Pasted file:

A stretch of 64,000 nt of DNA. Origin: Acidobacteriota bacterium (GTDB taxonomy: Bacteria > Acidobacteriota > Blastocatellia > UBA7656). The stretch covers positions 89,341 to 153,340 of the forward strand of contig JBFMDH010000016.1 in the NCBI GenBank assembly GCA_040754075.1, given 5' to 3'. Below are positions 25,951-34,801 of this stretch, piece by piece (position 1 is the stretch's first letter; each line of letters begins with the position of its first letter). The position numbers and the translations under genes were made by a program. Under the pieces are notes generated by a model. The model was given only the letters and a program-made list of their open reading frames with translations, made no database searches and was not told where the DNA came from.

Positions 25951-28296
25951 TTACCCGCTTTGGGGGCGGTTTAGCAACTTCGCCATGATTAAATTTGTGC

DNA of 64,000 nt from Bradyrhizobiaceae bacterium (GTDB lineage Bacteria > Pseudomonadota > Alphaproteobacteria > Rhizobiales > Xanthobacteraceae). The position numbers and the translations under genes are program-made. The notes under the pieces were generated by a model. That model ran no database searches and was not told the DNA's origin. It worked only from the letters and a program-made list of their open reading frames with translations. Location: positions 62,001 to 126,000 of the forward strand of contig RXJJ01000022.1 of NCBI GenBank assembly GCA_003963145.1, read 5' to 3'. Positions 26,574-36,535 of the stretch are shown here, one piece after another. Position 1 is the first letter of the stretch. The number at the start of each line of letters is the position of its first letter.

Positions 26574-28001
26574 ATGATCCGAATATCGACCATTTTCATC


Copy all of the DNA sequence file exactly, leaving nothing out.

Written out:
A stretch of 64,000 nt of DNA. Origin: Acidobacteriota bacterium (GTDB taxonomy: Bacteria > Acidobacteriota > Blastocatellia > UBA7656). The stretch covers positions 89,341 to 153,340 of the forward strand of contig JBFMDH010000016.1 in the NCBI GenBank assembly GCA_040754075.1, given 5' to 3'. Below are positions 25,951-34,801 of this stretch, piece by piece (position 1 is the stretch's first letter; each line of letters begins with the position of its first letter). The position numbers and the translations under genes were made by a program. Under the pieces are notes generated by a model. The model was given only the letters and a program-made list of their open reading frames with translations, made no database searches and was not told where the DNA came from.

Positions 25951-28296
25951 TTACCCGCTTTGGGGGCGGTTTAGCAACTTCGCCATGATTAAATTTGTGC

DNA of 64,000 nt from Bradyrhizobiaceae bacterium (GTDB lineage Bacteria > Pseudomonadota > Alphaproteobacteria > Rhizobiales > Xanthobacteraceae). The position numbers and the translations under genes are program-made. The notes under the pieces were generated by a model. That model ran no database searches and was not told the DNA's origin. It worked only from the letters and a program-made list of their open reading frames with translations. Location: positions 62,001 to 126,000 of the forward strand of contig RXJJ01000022.1 of NCBI GenBank assembly GCA_003963145.1, read 5' to 3'. Positions 26,574-36,535 of the stretch are shown here, one piece after another. Position 1 is the first letter of the stretch. The number at the start of each line of letters is the position of its first letter.

Positions 26574-28001
26574 ATGATCCGAATATCGACCATTTTCATC